Other researchers have reported even higher incidences of calf muscle venous thrombosis. Scurr and colleagues (39) demonstrated that the risk for symptomless calf venous thrombosis was as high as 10% in persons older than 50 years of age on flights greater than 8 hours. Although isolated calf venous thrombosis may not lead to clinically significant morbidity, some researchers have shown that calf venous thrombosis can extend to more proximal sites in as many as 20% of patients and has been associated with a risk for pulmonary embolism as high as 10% (52). The relatively high rate of calf venous thrombosis cited earlier does not translate into high rates of pulmonary embolism during flight. Lapostolle and colleagues (53) recently described 56 cases (out of 135.29 million travelers) of pulmonary embolism discovered at Charles de Gaulle Airport from 1993 to 2000. In this observational study, they found that distance traveled was a substantial risk factor for developing pulmonary embolism; persons who traveled more than 5000 kilometers were at the highest risk. Perez-Rodriguez and colleagues (48) analyzed the incidence of symptomatic pulmonary embolism at Madrid-Barajas Airport by using a similar observational approach and found an incidence of 1.65 per million passengers on flights longer than 8 hours. Our patient's risk for venous thrombosis is probably elevated compared with a nontraveling control, although his risk for in-flight pulmonary embolism is probably low. The duration of his flight is important because most data suggest that those who fly for more than 8 hours are at the highest risk.

Is There a Role for Specific Prophylaxis against DVT in Our Patient?

Several groups have examined the efficacy of below-the-knee compression stockings for the prevention of DVT during air travel. Belcaro and colleagues (49) randomly assigned low- to moderate-risk patients to compression stockings or no intervention. They found that the incidence of lower-extremity venous thrombosis was decreased in low- to moderate-risk travelers who used compression stockings on flights of greater than 8 hours' duration. Scurr and colleagues (39) demonstrated that compression stockings (below the knee, 20 to 30 mm Hg) decreased the incidence of superficial calf thrombosis in a similar population randomly assigned to compression stockings or no intervention. This benign intervention seems to be of some value and is therefore recommended for traveling for more than 8 hours or more than 5000 kilometers in travelers older than 50 years of age or younger than 50 years of age with at least 1 risk factor for venous thrombosis.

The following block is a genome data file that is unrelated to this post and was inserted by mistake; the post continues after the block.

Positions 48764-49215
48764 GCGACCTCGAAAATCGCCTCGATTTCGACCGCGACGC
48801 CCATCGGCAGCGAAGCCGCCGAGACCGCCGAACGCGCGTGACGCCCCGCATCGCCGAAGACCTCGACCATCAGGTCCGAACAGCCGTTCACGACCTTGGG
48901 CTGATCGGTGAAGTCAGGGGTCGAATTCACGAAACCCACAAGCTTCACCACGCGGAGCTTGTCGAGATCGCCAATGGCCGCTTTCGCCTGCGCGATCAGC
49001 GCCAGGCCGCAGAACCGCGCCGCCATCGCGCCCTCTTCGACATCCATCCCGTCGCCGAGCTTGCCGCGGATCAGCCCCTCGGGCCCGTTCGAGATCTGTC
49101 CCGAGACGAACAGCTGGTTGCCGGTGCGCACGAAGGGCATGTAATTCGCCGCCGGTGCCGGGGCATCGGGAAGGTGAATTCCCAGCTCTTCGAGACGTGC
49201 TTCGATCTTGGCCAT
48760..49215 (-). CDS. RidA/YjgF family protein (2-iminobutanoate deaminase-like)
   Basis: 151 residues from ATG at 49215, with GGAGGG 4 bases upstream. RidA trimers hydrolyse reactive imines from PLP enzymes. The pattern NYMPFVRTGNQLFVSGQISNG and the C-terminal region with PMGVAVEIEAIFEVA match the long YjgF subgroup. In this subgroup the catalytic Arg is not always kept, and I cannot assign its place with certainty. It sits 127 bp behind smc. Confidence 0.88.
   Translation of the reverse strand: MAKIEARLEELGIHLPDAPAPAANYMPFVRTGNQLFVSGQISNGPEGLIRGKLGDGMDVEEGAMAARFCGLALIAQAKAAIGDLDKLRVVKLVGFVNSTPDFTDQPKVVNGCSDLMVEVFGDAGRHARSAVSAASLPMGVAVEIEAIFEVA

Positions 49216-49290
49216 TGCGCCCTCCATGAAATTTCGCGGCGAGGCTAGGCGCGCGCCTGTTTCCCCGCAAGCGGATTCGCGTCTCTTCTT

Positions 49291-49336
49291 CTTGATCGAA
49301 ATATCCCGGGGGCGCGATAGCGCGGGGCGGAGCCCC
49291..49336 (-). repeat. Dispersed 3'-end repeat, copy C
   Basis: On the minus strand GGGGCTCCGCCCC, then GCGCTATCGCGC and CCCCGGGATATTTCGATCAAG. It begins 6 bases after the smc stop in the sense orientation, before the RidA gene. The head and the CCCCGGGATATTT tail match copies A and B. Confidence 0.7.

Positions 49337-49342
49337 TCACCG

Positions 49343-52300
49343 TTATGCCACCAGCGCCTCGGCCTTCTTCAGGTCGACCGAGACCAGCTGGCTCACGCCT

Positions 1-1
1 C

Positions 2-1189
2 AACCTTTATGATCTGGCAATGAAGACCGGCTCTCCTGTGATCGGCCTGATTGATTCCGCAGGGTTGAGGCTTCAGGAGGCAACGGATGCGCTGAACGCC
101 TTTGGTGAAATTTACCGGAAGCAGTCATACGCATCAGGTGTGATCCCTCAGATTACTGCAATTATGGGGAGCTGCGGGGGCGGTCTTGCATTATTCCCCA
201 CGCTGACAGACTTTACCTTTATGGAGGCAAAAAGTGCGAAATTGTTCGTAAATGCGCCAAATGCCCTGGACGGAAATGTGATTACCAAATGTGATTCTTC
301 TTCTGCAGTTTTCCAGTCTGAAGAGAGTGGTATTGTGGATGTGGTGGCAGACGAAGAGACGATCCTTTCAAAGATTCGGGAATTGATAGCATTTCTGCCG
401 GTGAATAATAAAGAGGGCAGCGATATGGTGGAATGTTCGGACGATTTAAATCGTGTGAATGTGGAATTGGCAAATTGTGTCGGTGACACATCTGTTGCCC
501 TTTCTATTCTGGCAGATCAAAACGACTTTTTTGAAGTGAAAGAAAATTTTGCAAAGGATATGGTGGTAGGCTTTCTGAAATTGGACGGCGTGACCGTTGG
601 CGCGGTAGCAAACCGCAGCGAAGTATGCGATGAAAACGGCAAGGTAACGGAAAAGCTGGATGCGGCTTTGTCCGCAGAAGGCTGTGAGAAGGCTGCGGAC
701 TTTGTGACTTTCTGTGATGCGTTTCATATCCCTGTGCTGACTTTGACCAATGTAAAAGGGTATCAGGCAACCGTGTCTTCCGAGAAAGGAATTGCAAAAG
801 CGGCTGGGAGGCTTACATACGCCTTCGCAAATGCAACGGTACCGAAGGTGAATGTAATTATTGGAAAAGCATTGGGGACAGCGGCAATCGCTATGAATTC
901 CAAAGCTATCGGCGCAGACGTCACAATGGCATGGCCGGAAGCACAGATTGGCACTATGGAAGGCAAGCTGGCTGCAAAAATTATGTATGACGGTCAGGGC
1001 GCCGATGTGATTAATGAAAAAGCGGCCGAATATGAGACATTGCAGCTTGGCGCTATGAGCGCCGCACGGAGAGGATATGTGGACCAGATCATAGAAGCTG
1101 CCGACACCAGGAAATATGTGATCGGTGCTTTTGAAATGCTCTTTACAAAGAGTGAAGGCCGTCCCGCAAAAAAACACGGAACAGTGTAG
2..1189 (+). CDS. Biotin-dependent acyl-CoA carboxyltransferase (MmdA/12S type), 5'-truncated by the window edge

The Long Flights Thrombosis Study (LONFLIT3) (40) evaluated the efficacy of aspirin and low-molecular-weight heparin for preventing DVT in 300 high-risk persons traveling more than 10 hours by air. Patients were defined as high risk if they had had previous DVT, a coagulation disorder, obesity or severely limited mobility, a malignant condition within the preceding 2 years, or large varicose veins. Patients with cardiovascular disease, diabetes, and hypertension were excluded. The control group received no intervention. The aspirin group received 400 mg of aspirin daily for 3 days beginning 12 hours before the start of air travel. The low-molecular-weight heparin group received 1 dose of enoxaparin (on a weight-adjusted basis) 2 to 4 hours before the flight (40). Six episodes of DVT involving 4 patients were discovered in the control group of 100 patients, whereas no episode of DVT was noted in the group randomly assigned to 1 dose of low-molecular-weight heparin before travel (40). Three episodes of DVT were discovered in the aspirin group. Because the number of patients with DVT was small, it is difficult to offer strong recommendations. Low-molecular-weight heparin (1 dose subcutaneously 2 to 4 hours before travel) should be considered for high-risk passengers who are not receiving anticoagulant therapy with warfarin. Although not proven, avoiding constrictive clothing, avoiding leg crossing, and participating in minor physical activity during flights will also probably have some efficacy. Aisle seating, avoiding alcohol-containing beverages, and increasing fluid consumption may also be of benefit (54). Table 3 provides a strategy for stratifying travelers by risk and recommends preventive measures for each category of risk.

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Table 3. Prevention of Venous Thromboembolism in Air Travelers with Cardiac Disease


Would You Recommend That This Patient with a History of Myocardial Infarction, Chronic Hypertension, a Pacemaker, and Coronary Stent Placement Attend a Family Wedding in Europe despite His Anxiety?

Yes. The patient's pretravel evaluation revealed stable angina without any evidence of active ischemia, a functional pacemaker, and well-controlled blood pressure. He was reassured that his risk for an adverse cardiac event during air travel was low. He was instructed to ask for an aisle seat, walk frequently through the cabin, and wear below-the-knee compression stockings (20 to 30 mm Hg) (54). He was also cautioned to avoid alcohol but remain well hydrated. The patient's regular insurance policy did not cover transport back to the United States or to a medical center in Europe. Medical evacuation insurance was recommended to assuage his anxiety about this potential cost.

Author and Article Information
Author & Article Info

From Yale University School of Medicine, New Haven, Connecticut.

Potential Financial Conflicts of Interest: None disclosed.

Requests for Single Reprints: Michèle Barry, MD, Office of International Health, Yale University School of Medicine, 333 Cedar Street, PO Box 208025, New Haven, CT 06520-8025; e-mail,

Current Author Addresses: Dr. Possick: Department of Internal Medicine, Section of Cardiology, Yale University School of Medicine, 333 Cedar Street, FMP3, PO Box 208017, New Haven, CT 06520-8017.

Dr. Barry: Office of International Health, Yale University School of Medicine, 333 Cedar Street, PO Box 208025, New Haven, CT 06520-8025.

Author & Article Info